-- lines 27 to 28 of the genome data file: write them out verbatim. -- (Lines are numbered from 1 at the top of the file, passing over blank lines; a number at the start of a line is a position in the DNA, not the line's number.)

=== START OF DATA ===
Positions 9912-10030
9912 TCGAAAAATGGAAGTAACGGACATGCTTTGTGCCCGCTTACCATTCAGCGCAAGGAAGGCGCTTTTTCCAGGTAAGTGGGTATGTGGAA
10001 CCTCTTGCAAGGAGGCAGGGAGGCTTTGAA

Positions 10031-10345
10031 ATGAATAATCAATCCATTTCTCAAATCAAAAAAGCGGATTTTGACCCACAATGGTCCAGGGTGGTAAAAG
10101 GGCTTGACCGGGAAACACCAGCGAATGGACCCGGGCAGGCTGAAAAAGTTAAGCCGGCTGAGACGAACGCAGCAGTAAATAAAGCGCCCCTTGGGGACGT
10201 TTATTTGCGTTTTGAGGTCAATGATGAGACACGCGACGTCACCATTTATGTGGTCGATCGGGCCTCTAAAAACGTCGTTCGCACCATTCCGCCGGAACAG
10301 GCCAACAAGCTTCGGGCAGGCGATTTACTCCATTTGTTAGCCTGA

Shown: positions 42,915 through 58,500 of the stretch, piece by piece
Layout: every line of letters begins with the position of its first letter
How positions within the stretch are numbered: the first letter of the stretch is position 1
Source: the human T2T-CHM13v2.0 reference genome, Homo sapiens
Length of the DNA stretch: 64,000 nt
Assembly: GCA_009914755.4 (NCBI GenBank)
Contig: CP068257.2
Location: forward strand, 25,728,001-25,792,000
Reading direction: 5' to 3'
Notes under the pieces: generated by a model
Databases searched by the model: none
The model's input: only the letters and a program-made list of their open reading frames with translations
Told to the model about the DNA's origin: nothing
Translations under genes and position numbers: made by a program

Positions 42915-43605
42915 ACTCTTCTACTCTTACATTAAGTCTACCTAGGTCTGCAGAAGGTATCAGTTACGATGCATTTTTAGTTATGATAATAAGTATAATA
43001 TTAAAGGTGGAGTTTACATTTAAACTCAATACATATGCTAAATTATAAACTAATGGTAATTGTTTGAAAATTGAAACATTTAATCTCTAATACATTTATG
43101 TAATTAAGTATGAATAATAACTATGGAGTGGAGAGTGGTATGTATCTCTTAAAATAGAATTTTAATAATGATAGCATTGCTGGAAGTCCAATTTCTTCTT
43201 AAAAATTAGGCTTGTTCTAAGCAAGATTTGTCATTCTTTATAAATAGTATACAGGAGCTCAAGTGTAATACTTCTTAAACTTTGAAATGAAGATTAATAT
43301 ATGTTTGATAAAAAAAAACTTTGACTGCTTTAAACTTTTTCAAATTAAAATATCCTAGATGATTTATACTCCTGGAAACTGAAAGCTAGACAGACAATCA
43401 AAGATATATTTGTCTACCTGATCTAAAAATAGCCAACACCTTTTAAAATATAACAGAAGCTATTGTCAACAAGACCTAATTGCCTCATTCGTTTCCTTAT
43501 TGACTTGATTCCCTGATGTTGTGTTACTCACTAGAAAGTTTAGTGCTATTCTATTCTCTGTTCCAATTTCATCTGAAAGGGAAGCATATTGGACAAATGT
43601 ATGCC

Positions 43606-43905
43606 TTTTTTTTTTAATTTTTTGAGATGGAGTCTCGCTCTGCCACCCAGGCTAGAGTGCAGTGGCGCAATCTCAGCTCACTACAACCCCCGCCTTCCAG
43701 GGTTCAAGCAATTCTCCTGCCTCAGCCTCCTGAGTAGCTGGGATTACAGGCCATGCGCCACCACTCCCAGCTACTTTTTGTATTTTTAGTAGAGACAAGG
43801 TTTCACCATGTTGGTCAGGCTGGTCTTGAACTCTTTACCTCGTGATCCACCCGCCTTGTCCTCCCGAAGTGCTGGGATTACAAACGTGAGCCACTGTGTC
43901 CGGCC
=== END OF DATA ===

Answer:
43201 AAAAATTAGGCTTGTTCTAAGCAAGATTTGTCATTCTTTATAAATAGTATACAGGAGCTCAAGTGTAATACTTCTTAAACTTTGAAATGAAGATTAATAT
43301 ATGTTTGATAAAAAAAAACTTTGACTGCTTTAAACTTTTTCAAATTAAAATATCCTAGATGATTTATACTCCTGGAAACTGAAAGCTAGACAGACAATCA